shall be fined under this title or imprisoned not more than ten years, or both; but if the
value of such property does not exceed the sum of $1,000, he shall be fined under this title
or imprisoned not more than one year, or both.” Title 18 U.S.C. § 3571 authorizes fines
for felonies of not more than $250,000 and fines for misdemeanors of the type in § 641
of not more than $100,000.
The Supreme Court has held that criminal intent is a necessary element for a
conviction under 18 U.S.C. § 641, even though the statute does not provide a specific
level of intent for conviction of a crime within its scope, other than “knowingly converts.”
Morrissette v. United States, 342 U.S. 246 (1952). Consequently, anyone acting with
criminal intent, to “embezzle, steal, purloin, or knowingly convert to his use or the use of
another” property of the United States in the form of debris from the Space Shuttle
Columbia could thus be convicted of a criminal offense under 18 U.S.C. § 641, and fined
according to the scheme at 18 U.S.C. § 3571. For example, there are recent newspaper
reports of persons allegedly offering Columbia debris for sale on the world wide web5
auction site eBay. If the alleged seller intentionally stole or knowingly converted the
debris to his use, or without authority sold or conveyed debris, those actions could fall
within the liability established by the statute, and so could result in fines and
imprisonment under 18 U.S.C. §§ 641, 3571.
Section 641 of title18 also provides that “whoever receives, conceals, or retains the
same with intent to convert it to his use or gain, knowing it to have been embezzled,
stolen, purloined or converted” shall be fined “under this title or imprisoned not more than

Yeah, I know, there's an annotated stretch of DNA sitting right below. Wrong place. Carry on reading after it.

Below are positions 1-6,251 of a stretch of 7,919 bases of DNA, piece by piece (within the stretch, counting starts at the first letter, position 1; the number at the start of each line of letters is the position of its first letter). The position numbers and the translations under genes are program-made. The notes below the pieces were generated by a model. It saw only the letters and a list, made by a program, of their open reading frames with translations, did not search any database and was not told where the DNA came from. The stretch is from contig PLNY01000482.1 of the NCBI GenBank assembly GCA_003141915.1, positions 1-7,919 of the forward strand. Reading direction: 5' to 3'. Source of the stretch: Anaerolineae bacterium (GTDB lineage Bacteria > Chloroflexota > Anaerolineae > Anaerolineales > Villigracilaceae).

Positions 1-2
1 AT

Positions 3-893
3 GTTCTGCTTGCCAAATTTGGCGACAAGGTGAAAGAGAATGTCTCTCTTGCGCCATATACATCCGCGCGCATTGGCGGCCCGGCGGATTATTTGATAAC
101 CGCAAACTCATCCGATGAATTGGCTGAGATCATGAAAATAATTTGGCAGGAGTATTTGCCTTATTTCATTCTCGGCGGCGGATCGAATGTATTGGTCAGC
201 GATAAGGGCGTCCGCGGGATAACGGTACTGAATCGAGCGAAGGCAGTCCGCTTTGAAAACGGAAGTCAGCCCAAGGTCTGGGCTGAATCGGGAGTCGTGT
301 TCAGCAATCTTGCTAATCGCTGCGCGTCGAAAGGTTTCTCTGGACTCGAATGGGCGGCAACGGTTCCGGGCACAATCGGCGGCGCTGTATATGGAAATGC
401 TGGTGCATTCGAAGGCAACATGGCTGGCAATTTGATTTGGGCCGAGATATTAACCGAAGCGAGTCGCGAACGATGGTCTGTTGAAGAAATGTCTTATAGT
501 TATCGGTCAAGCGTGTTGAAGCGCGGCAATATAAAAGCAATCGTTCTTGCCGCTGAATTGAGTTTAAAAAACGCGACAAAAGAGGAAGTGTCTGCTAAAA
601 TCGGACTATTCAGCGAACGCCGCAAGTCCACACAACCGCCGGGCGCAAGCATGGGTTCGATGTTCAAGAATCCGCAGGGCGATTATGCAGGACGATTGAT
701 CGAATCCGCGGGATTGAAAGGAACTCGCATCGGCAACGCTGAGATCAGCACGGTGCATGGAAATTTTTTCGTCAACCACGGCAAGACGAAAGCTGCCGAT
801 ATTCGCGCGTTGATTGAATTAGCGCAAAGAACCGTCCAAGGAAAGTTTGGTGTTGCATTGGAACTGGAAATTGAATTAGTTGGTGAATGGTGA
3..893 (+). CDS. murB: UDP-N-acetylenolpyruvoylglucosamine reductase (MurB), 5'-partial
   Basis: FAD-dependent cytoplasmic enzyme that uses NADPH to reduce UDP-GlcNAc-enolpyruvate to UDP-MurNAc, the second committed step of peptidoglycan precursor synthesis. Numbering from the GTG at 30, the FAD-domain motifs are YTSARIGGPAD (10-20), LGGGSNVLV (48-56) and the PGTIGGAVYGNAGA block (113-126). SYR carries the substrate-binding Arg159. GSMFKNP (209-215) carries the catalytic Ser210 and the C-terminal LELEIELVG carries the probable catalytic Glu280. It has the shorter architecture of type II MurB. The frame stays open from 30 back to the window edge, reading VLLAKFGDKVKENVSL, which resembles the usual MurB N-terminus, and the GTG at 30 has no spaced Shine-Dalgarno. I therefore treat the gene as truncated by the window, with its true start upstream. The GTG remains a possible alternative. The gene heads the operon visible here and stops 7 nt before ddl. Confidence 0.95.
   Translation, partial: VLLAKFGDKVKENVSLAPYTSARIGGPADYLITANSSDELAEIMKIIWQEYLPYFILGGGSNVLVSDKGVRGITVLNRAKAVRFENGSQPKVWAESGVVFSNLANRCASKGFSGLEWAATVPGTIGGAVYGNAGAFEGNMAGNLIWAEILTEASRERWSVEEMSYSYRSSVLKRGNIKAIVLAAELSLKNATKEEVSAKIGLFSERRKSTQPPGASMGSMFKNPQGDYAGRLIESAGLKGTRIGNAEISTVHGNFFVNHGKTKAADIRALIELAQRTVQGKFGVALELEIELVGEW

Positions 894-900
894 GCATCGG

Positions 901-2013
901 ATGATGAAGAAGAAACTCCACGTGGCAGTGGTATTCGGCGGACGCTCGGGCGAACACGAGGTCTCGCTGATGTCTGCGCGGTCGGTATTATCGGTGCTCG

ten years, or both; but if the value of such property does not exceed the sum of $ 1,000,
he shall be fined under this title or imprisoned not more than one year, or both.” Thus,
anyone who knowingly receives debris of the Columbia from someone else for personal
use or gain could also be vulnerable to substantial criminal penalties.

4 []
5 Cynthia L. Webb, Filter: Must Read Technology News and Views, Searching for Answers,
Washington Post, February 3, 2003, at C14. If such items purporting to be Columbia debris are
not in fact actual debris of the Columbia, the person offering it for sale is potentially liable for
fraud under 18 U.S.C. § 1343 — Fraud by wire, radio, or television.

Federal prosecutors announced a general amnesty for anyone who turned in debris
from the Columbia, until 5 PM on Friday, February 7, 2003.6 Nevertheless, as of June
12, 2003, at least six individuals reportedly have been indicted in Texas and Florida on
charges that they stole Columbia debris.7 One of these individuals is a former sheriff’s
deputy, and another is a Kennedy Space Center employee. An elected constable charged
with stealing debris was acquitted by a federal court jury on June 6, 2003.

6 John M. Broder, NASA Now Doubts Tank Foam Debris Doomed Columbia, N.Y. Times,
February 6, 2003, at A1.
7 The Assoc. Press, Fifth Texas Resident Indicted on Charge of Taking Shuttle Debris, May 7,